By starting out this review saying the new Finntroll made my wife laugh sounds terrible. It is also important to for critical evaluation. Well, at least I think it is. It is true the opening track of Blodsvept possesses audio of monstrous rumblings and inhuman gurgles. The sound is so utterly cinematic and predictable, that the opening crash of the album’s title track was enough to send my wife into fits of laughter. I might add she loves Finntroll and owns every record since 1999’s Midnattens Widunder. Despite adoration and odd devotion to this band, fun and enjoyment have always been intertwined for her. The laughter was merely an extension of excitement mixed with comfort that what she heard was exactly what she desired. Finntroll, along with a handful of folk metal and costumed heavy metal bands, all occupy the same universe of high adventure and pulp like entertainment. Monstrous gurgling is just a part of this experience as well as something that really swings.
While I enjoyed 2009’s Niflevind, there is a distinct difference in attitude on the band’s 6th record Bloodsvept. Niflevind was marked with dark and ruminating overtones, which were marching towards the gates of death inspired folk. Taking a song like “Tilden Utan Tid” with its snarling vocals and sober atmosphere and compare it to any song on Blodsvept will be a jarring experience. From the grimy depths of a troll cave obscured by shadows comes a sound of flourishing horns and segmented with an upbeat outlook on life. If we cannot make them fear us, we might as well make them dance.
It is important to realize that despite Finntroll’s buoyant spirit, the band has endured a litany of disappointments, departures, and deaths. Following the death of guitarist Teemu Raimoranta in 2003 and the departure of vocalist Jan Jämsen in 2001 because of a throat tumor, no original founding members remain. The core of Blodsvept still sports three long standing members who have been present since the group’s debut full length, but there still exists a fractured nature for a band who plays a near polka beat but has the word troll in their name. Despite the numerous lineup changes and albums that are darker in nature, the band has always remained positive. Blodsvept is no longer a silly quasi swing metal record but a testament of endurance that celebrates resilience. Well, at least I think it is.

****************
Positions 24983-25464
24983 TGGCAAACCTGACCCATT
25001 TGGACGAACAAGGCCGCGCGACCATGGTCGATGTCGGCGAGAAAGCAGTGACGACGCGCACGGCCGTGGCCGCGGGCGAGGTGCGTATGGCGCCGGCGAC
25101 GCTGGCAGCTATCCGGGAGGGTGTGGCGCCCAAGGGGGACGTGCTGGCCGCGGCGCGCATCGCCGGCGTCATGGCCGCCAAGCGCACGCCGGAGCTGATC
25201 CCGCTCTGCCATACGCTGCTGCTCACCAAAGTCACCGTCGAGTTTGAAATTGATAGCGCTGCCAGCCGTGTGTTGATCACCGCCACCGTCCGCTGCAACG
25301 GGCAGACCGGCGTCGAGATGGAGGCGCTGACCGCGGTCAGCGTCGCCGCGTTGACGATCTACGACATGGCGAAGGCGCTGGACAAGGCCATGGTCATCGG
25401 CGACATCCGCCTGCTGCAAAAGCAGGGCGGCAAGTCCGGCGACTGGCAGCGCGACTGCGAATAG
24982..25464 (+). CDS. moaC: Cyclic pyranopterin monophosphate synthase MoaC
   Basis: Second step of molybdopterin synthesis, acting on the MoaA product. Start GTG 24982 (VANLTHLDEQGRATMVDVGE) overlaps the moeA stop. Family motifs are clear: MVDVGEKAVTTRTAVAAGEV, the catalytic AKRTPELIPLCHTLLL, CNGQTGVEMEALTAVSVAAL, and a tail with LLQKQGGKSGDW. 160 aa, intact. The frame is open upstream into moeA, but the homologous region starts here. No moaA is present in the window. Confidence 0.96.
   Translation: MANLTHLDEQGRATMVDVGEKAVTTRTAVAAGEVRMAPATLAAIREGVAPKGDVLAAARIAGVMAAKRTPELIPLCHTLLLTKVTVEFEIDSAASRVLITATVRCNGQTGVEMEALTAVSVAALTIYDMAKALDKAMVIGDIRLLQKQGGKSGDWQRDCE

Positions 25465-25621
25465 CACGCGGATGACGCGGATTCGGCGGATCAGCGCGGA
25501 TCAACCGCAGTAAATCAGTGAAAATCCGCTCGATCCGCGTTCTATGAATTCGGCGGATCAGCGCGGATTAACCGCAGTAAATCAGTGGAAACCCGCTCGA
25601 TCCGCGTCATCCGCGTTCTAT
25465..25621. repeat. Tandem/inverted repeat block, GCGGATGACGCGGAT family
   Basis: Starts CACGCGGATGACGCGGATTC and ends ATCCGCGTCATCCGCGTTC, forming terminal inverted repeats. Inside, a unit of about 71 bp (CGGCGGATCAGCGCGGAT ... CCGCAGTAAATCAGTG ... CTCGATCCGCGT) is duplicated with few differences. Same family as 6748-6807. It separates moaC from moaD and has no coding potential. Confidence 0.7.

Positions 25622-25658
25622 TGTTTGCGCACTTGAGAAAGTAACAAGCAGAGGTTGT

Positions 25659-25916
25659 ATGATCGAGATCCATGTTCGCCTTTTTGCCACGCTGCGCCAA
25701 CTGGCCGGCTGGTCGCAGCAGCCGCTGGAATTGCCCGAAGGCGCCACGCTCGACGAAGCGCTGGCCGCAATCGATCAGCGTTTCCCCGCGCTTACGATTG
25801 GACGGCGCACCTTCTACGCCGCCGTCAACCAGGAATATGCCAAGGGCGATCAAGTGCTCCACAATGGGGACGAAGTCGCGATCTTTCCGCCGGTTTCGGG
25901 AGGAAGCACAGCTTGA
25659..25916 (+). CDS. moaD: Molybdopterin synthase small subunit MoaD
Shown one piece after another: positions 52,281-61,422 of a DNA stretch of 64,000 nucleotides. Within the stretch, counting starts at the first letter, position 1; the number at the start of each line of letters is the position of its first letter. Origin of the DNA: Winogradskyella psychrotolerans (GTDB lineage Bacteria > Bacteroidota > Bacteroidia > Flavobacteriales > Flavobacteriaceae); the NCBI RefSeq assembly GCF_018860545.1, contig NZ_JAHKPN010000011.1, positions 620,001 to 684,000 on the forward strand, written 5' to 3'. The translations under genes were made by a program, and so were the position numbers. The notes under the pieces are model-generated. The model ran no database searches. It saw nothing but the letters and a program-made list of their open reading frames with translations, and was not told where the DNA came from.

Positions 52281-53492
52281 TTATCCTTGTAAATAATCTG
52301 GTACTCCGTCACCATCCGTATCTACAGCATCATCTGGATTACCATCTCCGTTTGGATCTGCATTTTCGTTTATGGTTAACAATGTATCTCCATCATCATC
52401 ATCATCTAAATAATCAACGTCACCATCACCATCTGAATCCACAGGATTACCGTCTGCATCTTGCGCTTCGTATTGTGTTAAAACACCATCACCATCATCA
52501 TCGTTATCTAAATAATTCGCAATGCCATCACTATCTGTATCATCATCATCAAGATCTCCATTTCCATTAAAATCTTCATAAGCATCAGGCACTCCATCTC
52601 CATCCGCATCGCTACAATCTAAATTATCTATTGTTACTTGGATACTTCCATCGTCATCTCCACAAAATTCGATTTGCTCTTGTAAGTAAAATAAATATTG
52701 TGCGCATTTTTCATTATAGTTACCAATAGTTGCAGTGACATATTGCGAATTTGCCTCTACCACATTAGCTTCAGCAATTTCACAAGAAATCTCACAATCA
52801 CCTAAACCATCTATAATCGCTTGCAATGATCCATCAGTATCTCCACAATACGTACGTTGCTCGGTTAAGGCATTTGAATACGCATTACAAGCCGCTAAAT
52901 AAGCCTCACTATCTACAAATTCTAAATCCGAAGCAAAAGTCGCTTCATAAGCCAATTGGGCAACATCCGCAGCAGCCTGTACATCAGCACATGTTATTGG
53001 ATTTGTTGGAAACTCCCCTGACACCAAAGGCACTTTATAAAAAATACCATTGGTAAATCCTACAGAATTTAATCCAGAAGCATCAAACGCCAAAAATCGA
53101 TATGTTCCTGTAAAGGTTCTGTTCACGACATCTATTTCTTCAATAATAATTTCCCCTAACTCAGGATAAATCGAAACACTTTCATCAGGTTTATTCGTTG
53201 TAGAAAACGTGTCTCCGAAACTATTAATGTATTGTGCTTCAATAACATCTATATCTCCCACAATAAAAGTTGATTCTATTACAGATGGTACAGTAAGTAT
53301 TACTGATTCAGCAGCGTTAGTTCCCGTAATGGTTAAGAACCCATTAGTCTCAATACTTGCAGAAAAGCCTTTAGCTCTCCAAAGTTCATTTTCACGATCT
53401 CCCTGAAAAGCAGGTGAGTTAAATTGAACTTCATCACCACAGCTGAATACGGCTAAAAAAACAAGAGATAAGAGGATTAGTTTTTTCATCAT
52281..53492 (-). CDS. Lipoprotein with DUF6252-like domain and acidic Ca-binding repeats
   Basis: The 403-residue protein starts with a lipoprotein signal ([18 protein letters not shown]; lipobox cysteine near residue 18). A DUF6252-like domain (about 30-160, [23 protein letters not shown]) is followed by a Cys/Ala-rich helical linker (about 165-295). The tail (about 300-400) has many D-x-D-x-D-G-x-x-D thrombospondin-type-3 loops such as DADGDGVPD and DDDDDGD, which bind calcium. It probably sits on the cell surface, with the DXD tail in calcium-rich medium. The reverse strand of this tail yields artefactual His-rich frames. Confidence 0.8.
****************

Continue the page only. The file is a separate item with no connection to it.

Aside from the gurgling of Bloddsvet’s opening and even the last track, the entire length of the record swings like a night out for mythical forest dwelling half humanoid monsters. By the fourth track “Morsminnen,” the horn section becomes an active player and Blodsvept’s thesis is clear. Whatever hole Finntoll crawled into is non existent and now that mythical forest dwelling creature is wearing a surprisingly well fitted tux. Whether or not it is the boozy jazz horns in “Rosets Kung,” the blue grass fingerpicking in “Skogsdotter,” or the sci-fi theremin in “Haxbrygd,” Finntroll continues to entertain and, despite my first reaction, creates one of the most memorable records of their career. My Lord, does this swing.
Blodsvept came with the combination of my initial eyerolling and the already mentioned laughter from my wife. The album cover did not help their whole existence as a half serious metal band with troll in their name. It was not until understanding and realization that, as an album, Blodsvept became well structured and effective. Sure it doesn’t break any new barriers with innovations, yet its strongest points are folded in subtlety to the well known. As an album, it never misses a step. I was prepared to write a review begrudgingly accepting Finntroll out of some marital loyalty. It was only after 43 minutes of competent and entertaining folk metal I was more supportive. Paint me surprised and dress me in formal wear before sending me off into the woods. Blodsvept is surprising and aside from initial laughter, is pretty damn awesome.
Released: March 22nd, 2013
Label: Century Media Records